Daymaker - a person who performs acts of kindness with the intention of making the world a better place.
~ David Wagner
, author of Life as a Daymaker; how to change the world by making someone's day ~

DayMaker - any thought, word, or deed that spreads happiness, compassion, or fruitful ideas.
~ Annis Cassells ~

Sunday, October 18, 2015

Conversations about Race: Black Men Speak

(Internet Photo Question Bridge)
Many of us never get in on a conversation between Black men or about Black men so we have trouble imagining what it might be like. 

As a young woman occasionally returning home to visit my parents, I had the chance to listen in on some of those conversations. A group of young Black men would congregate on Saturday nights around the yellow Formica kitchen table with the chrome legs and matching chairs. Bringing in extra seats, my father would lead the discussion of the evening while doling out the cookies or slices of cake my mother had baked.

The Brothers discussed race and religion, what the world was coming to, gardening, what it took to be a man, relationships, and any other question or concern someone brought to the table. Respectful, questioning, needing to be heard, they looked to my dad for answers. He’d respond, but he’d also help them find the answers within themselves.

Without a gathering around our kitchen tables, it’s hard to fathom how such conversations might sound and how the participants might look. But thanks to the vision and work of the originators of Question Bridge: Black Males, a video Q&A exchange, we have the opportunity for experiencing a dialog between a diverse group of Black men. 

I first heard about the project in an email from my friend Peggy who wrote “…at Randolph College in Lynchburg - videos of black males discussing being black etc. … [It] is spectacular and exhausting.” So, with a little research, in moments, I, too, became enthralled with this enlightening, contemplative peek into how real Black men see the world and themselves in it.

In an article on Code Switch, an NPR blog on race (in existence since 2013), Shereen Marisol Meraji writes:

Executive producer Jesse Williams, an actor best known for playing Dr. Jackson Avery on Grey's Anatomy, says the project is an attempt to take back the narrative of "this country's most opaque and feared demographic," and to expand society's idea of who African-American men are and what they can do.

Here’s an opportunity to expand our knowledge and views on the Black Male experience and maybe find common ground for further meaningful conversations about race.

Tune in to Question Bridge: Black Males. It's a lengthy video so give yourself time and make yourself comfortable. 

Did anything surprise you? Provide new thoughts? Confirm your ideas and feelings? Cause a reaction?

We’ve begun our conversation. Let us keep it going.

~ xoA ~


  1. With permission from Anke Hodenpijl via email:

    I tried to post to your blog, but it was not accepted. Thanks for "Question Bridge". I was intrigued by the comment, "We are miseducated as to who we are." I recently read an article in Sun Magazine about "The Church of the Gridiron" Here is the quote that stuck in my mind, "Saying football is a learning experience is just one of many arguments that people make in its defense. . . . certain kids - meaning poor kids, and usually kids of color - football is their only way to go to college. If that's true, then we've got a problem, because it means we don't give a damn about educating the poor unless they can knock down a middle linebacker. Then they deserve our attention because they entertain us, not because of the content of their character, mind, heart, and spirit." We continue to accept violence inflicted on people of color. Does football provide white Americans with "a continued sense of dominion over African American men? . . . Most professional sports have a disproportionate number of players of color. That's why, if you ask people to name a hundred famous African Americans, the list will be dominated by athletes. Yet blacks are still underrepresented as coaches and quarterbacks . . . and owners." The stereotype is white is more cerebral and black is more athletic. The article goes on to describe how when a black player makes a great play, he is described as going into beast mode. If he's white, he is described as having great football intelligence. "That language of 'beast' and 'stud' and 'specimen' would have been right at home on the plantation." - The Sun, September 2015 Issue 477. "The Church of the Gridiron, Steve Almond on How He Lost His Faith in Football." p. 4-12.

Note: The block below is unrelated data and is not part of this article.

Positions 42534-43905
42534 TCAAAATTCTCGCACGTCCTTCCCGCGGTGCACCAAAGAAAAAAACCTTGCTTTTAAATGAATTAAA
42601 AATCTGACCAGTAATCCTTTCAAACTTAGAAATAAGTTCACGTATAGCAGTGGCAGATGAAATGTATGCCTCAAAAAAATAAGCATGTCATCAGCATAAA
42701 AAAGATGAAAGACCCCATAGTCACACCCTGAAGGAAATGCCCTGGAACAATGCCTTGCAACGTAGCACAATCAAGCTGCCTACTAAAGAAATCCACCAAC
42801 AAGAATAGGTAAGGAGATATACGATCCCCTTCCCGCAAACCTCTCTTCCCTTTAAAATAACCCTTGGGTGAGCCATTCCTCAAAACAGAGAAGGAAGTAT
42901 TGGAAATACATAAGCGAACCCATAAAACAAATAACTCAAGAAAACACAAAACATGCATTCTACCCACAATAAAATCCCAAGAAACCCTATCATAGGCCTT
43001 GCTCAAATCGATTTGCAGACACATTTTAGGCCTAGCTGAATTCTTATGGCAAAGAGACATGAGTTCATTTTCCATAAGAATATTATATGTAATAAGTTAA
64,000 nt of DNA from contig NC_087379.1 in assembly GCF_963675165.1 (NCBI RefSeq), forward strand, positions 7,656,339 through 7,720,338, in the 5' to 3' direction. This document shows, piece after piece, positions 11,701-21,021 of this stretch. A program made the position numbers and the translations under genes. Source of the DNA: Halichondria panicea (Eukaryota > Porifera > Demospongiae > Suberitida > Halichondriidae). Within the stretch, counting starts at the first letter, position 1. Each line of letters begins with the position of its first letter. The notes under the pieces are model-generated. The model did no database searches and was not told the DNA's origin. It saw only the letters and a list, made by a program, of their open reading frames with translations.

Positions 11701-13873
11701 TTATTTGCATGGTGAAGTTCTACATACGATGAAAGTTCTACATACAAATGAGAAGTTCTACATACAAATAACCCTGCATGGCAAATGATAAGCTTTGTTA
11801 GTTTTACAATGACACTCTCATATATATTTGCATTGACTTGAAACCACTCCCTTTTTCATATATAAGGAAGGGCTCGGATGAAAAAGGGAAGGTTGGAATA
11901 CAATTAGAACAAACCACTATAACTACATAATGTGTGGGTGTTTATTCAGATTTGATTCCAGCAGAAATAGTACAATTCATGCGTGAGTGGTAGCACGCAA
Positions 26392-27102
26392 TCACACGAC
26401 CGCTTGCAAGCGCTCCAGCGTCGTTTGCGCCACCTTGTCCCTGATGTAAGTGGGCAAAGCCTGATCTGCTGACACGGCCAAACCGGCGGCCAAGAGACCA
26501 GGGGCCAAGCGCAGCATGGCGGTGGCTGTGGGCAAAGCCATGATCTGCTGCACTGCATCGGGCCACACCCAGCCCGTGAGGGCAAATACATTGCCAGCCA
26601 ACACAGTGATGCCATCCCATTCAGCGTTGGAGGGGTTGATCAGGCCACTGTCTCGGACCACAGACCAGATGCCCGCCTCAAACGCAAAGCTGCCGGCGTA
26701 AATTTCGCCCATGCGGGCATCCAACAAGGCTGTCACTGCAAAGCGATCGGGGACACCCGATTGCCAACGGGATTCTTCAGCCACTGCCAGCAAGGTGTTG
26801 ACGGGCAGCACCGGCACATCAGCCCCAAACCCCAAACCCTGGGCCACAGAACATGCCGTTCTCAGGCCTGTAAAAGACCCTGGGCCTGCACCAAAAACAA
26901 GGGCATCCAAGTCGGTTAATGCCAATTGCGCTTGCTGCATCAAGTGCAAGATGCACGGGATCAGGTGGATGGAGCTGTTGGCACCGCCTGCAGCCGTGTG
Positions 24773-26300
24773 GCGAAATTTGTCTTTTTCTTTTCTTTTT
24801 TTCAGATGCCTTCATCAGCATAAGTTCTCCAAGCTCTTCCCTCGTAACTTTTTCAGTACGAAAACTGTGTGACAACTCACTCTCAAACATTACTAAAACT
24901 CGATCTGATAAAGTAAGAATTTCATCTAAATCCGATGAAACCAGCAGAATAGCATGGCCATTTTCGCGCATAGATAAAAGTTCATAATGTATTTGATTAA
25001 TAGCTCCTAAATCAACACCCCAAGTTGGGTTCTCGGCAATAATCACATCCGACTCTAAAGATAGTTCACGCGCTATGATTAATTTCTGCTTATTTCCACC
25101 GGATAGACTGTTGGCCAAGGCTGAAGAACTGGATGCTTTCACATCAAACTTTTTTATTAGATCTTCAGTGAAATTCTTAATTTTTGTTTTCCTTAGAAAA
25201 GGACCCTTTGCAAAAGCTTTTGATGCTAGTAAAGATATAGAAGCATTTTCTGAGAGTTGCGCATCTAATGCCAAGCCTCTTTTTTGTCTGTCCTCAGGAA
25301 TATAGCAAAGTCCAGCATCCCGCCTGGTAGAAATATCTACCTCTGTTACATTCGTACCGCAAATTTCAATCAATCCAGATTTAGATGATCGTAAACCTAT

1. Re: your last remark: Interesting how language has a subliminal message that keeps the stereotype alive. AND contributes to the miseducation concerning "who we are."

      I found the Question Bridge fascinating. Thanks, Anke, for taking the time to watch it and to give us this thought-provoking comment and another source for perspective. xoA

  2. Thank you so much for sharing this. As a white woman, I have been having a lot of trouble figuring out how to be part of this conversation in any meaningful way. Maybe it's my time to listen and learn more than talk or write. Conversations about race are hard; I feel like I've never learned how to do this in a respectful way. Okay, now to watch that video.

    1. Kathleen, thanks so much for your comments.
      I think you describe a situation that is like so many when you say, "As a white woman, I have been having a lot of trouble figuring out how to be part of this conversation in any meaningful way."

      All of us are unsure and hesitant in a situation that is out of our everyday realm. We're afraid of offending or making things worse. As a Black woman, I've been there, too. I applaud your willingness to jump in and listen and learn. That's what it's going to take for all of us -- to see each other as human beings beyond the surface stuff. xoA